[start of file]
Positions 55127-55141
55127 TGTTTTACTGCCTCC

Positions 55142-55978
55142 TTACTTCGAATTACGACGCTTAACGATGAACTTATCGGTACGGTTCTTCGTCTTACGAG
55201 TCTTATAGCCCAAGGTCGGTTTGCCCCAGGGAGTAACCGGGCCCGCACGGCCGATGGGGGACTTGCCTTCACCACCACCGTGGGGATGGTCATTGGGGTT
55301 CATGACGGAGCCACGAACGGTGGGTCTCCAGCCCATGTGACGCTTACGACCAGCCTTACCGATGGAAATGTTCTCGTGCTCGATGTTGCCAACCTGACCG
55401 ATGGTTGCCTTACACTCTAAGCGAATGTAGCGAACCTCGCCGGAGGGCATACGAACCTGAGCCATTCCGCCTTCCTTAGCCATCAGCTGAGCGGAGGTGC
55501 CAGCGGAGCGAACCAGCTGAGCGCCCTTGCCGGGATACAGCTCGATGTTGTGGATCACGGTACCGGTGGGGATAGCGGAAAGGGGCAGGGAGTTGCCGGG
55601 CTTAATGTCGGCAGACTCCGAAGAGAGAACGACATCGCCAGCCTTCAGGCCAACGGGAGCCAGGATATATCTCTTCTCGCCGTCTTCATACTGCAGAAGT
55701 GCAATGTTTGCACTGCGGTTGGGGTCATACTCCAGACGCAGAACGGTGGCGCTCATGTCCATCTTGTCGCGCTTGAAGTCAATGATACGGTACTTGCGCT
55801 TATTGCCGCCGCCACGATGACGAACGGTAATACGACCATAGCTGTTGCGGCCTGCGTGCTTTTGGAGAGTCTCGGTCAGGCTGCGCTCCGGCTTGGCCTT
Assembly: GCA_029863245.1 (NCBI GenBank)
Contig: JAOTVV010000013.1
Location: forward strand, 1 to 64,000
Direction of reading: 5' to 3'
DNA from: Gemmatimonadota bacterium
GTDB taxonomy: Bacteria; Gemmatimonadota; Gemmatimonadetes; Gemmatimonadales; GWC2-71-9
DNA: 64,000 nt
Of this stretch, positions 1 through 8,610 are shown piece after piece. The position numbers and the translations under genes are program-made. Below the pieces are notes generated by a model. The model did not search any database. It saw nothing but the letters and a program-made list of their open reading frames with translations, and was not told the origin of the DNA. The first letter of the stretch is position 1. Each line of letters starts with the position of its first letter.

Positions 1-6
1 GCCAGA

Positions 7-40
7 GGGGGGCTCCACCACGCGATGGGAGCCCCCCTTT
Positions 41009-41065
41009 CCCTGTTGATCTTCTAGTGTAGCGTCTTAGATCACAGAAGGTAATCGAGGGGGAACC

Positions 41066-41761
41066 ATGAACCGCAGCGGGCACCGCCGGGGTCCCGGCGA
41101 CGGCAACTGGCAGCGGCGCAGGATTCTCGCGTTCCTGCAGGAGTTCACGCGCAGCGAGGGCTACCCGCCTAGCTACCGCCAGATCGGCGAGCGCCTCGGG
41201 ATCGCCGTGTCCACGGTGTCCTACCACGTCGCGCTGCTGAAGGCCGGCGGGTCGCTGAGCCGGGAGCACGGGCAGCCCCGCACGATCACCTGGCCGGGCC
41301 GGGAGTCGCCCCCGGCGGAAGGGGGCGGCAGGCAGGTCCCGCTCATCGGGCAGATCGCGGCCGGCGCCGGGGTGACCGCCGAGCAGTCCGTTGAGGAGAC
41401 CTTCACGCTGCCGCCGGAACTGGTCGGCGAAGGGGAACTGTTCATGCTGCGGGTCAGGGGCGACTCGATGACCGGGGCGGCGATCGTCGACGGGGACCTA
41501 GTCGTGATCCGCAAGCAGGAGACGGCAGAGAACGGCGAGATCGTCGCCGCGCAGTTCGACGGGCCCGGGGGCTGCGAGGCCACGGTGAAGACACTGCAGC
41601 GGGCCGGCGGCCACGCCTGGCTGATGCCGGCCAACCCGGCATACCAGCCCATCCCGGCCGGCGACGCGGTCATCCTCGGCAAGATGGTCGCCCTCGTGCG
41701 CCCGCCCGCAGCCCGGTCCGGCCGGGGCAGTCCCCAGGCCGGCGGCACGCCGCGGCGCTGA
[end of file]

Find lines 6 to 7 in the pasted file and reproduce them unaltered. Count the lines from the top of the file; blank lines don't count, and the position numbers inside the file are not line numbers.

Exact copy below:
55301 CATGACGGAGCCACGAACGGTGGGTCTCCAGCCCATGTGACGCTTACGACCAGCCTTACCGATGGAAATGTTCTCGTGCTCGATGTTGCCAACCTGACCG
55401 ATGGTTGCCTTACACTCTAAGCGAATGTAGCGAACCTCGCCGGAGGGCATACGAACCTGAGCCATTCCGCCTTCCTTAGCCATCAGCTGAGCGGAGGTGC